Fat Wallet-Purse



Fat Wallet-Purse
Fat Wallets and Heavy Purses are an accessory to back pain!
Carrying a heavy purse can lead to lower
back pain and hinder your posture. Large
handbags are definitely a style that is not
going away. Ask yourself, “Do I really need
this in here?” before throwing one
more item into your bag. This
may help reduce the
unnecessary clutter
that fills your purse.
Sitting on a thick wallet full of pictures,
credit cards and money can place
pressure on the sciatic nerve which leads to
back pain. If you are experiencing
continued back pain, try
removing your wallet
from your back
pocket or carry less
Health and wellness tips for your work, home, and life—
brought to you by the insurance and healthcare specialists at
JRG Advisors, LLC and ChamberChoice.
Breaking Your Back? Part 1
Understand the causes of your back pain
Back pain can range from a
dull, constant ache to a
sudden, sharp pain that
causes incapacitation. It can
come on suddenly – from an
accident, a fall, or lifting
something too heavy – or it
can develop slowly, perhaps
as the result of age-related
changes to the spine.
Risk Factors and Causes
Anyone can experience back
pain. There are risk factors
that can increase the chances
of developing episodes of
acute or chronic back pain:
 Age – Back pain becomes
more common with age.
 Fitness level – Back pain is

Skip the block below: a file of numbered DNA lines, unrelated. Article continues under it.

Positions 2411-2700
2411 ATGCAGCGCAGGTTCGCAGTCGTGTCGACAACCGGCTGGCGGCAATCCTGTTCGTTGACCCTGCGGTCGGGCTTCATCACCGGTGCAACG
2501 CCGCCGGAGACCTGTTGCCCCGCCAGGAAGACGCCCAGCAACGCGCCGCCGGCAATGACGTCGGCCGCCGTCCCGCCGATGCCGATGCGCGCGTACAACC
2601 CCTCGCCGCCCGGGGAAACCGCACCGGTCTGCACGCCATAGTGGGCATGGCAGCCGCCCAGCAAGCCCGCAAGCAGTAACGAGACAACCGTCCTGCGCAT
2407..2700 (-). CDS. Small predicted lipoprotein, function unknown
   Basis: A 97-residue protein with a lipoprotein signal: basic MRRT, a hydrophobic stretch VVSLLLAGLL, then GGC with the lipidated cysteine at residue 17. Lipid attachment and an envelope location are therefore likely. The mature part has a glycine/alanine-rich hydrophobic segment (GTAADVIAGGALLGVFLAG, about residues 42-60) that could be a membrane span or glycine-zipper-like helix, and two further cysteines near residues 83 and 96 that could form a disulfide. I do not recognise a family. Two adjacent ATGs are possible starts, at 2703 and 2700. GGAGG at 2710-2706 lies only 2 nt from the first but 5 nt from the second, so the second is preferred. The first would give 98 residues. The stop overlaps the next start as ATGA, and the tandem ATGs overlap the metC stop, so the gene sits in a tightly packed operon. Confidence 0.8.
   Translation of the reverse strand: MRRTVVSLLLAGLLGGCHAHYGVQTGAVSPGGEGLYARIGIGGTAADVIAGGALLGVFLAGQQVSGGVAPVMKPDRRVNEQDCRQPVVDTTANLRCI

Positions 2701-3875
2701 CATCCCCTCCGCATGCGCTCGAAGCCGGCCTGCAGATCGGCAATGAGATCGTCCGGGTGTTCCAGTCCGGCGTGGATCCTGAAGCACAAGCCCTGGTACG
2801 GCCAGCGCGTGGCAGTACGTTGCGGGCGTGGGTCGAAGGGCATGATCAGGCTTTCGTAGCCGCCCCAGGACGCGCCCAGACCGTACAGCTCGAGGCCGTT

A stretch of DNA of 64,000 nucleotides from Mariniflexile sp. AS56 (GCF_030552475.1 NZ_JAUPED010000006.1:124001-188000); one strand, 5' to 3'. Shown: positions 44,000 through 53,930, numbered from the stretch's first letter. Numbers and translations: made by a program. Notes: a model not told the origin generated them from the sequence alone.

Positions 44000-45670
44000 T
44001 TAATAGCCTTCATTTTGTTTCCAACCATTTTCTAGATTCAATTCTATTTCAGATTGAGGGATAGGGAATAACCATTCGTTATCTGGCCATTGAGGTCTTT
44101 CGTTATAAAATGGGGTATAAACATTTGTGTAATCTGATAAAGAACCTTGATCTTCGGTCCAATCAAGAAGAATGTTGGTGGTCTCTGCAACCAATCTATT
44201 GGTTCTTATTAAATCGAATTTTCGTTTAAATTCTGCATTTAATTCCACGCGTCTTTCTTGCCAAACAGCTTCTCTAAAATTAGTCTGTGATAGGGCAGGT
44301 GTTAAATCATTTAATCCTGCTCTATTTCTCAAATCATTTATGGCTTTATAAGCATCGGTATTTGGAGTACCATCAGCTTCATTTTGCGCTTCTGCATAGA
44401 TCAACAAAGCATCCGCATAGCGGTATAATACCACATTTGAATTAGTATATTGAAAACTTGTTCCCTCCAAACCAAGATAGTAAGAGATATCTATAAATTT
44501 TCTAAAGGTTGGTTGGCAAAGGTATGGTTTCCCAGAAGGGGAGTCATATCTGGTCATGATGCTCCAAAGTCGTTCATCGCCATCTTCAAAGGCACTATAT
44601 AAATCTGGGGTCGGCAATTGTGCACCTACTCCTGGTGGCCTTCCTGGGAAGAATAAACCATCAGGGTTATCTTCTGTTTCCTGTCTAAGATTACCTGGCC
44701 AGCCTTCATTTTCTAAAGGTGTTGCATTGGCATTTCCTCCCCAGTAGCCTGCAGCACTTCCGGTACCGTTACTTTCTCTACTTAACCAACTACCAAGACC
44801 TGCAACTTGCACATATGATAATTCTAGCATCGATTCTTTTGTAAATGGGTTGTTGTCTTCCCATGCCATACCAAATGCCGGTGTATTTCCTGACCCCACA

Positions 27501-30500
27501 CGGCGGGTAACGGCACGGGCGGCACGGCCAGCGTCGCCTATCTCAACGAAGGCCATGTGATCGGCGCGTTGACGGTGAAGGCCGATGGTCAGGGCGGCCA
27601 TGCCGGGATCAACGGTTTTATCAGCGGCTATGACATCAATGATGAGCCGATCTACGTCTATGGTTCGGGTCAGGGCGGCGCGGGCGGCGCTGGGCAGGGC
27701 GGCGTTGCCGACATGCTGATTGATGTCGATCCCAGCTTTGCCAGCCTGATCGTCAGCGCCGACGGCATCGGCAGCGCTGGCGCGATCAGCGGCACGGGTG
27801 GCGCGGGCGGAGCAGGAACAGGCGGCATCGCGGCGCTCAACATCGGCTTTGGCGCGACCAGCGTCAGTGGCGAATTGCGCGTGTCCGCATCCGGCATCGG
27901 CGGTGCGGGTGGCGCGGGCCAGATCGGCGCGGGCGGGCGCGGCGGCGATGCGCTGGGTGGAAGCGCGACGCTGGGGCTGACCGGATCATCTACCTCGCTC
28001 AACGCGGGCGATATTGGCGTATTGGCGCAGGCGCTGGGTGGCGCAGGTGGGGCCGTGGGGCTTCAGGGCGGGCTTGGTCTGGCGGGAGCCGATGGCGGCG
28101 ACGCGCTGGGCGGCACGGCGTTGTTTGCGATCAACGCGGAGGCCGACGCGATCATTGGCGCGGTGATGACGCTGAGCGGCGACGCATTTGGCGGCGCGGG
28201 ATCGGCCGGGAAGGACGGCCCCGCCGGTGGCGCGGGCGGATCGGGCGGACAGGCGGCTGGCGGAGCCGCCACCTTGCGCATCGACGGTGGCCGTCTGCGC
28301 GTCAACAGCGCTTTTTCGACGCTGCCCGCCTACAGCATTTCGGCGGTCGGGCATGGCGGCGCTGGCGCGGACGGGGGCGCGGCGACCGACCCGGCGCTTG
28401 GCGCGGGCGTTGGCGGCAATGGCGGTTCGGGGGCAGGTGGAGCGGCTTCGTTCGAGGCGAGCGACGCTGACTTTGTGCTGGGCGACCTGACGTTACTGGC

more common among people
who are not physically fit, as
weak back and abdominal
muscles may not properly
support the spine.
Additionally, “weekend
warriors” – people who go
out and exercise a lot after
being inactive all week – are
more likely to suffer painful
back injuries than people
who make moderate physical
activity a daily habit.
 Diet – A diet high in calories
and fat, combined with an
inactive lifestyle, can lead to
obesity, which puts
additional stress on the back.
Heredity – Some causes of
back pain, including disc
disease, may have a genetic
Race – Race can be a factor
in back problems. AfricanAmerican women, for
example, are more likely to
develop spondylolisthesis, a
condition in which a vertebra
of the lower spine – also
called the lumbar spine –
slips out of place.
Disease – Many diseases can
cause or contribute to back
pain, including various forms
of arthritis and cancer
elsewhere in the body that
may spread to the spine.
Occupation – Having a job
that requires heavy lifting,
pushing or pulling –
particularly when involving
twisting or vibrating the
spine – can lead to injury
and back pain. An inactive
job or a desk job may also
lead to or contribute to pain,
especially with poor posture
or having to sit all day in an
uncomfortable chair.
 Smoking – Smoking can lead
to back pain by blocking the
body’s ability to deliver
nutrients to the discs of the
lower back, as well as by
straining muscles caused by
repeated coughing
associated with heavy
smoking. In addition,
smoking slows healing and
prolongs pain for people who
have had a back injury, back
surgery or broken bones.
Understanding the causes
associated with the
development of back pain are
the first steps to its prevention
and effective treatment.
Did you know…?
According to the American Chiropractic Association, 50% of all
working Americans experience back pain each year, and experts
estimate that at least 80% of Americans will have a back problem
at some point in their lives.
This brochure is for informational purposes only and is not intended as medical advice. For further information, please consult a medical professional.
Photography © Health & Medicine - V40 Getty Images, Inc. All rights reserved. Content © 2007-2008 Zywave, Inc.

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